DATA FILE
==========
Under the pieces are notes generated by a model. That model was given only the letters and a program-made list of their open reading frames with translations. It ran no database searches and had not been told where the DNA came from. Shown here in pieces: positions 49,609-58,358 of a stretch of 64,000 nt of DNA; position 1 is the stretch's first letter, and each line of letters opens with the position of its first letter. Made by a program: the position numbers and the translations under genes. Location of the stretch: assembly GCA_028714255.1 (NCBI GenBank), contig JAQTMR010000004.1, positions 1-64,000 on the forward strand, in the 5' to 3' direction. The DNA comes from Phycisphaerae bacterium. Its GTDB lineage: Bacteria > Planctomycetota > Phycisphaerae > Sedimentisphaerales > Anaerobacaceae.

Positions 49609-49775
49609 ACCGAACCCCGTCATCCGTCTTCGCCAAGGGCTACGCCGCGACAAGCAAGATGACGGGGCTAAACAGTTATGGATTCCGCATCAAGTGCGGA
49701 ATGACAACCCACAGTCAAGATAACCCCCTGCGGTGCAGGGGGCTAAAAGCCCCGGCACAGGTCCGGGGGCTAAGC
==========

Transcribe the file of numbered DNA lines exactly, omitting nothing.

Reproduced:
Under the pieces are notes generated by a model. That model was given only the letters and a program-made list of their open reading frames with translations. It ran no database searches and had not been told where the DNA came from. Shown here in pieces: positions 49,609-58,358 of a stretch of 64,000 nt of DNA; position 1 is the stretch's first letter, and each line of letters opens with the position of its first letter. Made by a program: the position numbers and the translations under genes. Location of the stretch: assembly GCA_028714255.1 (NCBI GenBank), contig JAQTMR010000004.1, positions 1-64,000 on the forward strand, in the 5' to 3' direction. The DNA comes from Phycisphaerae bacterium. Its GTDB lineage: Bacteria > Planctomycetota > Phycisphaerae > Sedimentisphaerales > Anaerobacaceae.

Positions 49609-49775
49609 ACCGAACCCCGTCATCCGTCTTCGCCAAGGGCTACGCCGCGACAAGCAAGATGACGGGGCTAAACAGTTATGGATTCCGCATCAAGTGCGGA
49701 ATGACAACCCACAGTCAAGATAACCCCCTGCGGTGCAGGGGGCTAAAAGCCCCGGCACAGGTCCGGGGGCTAAGC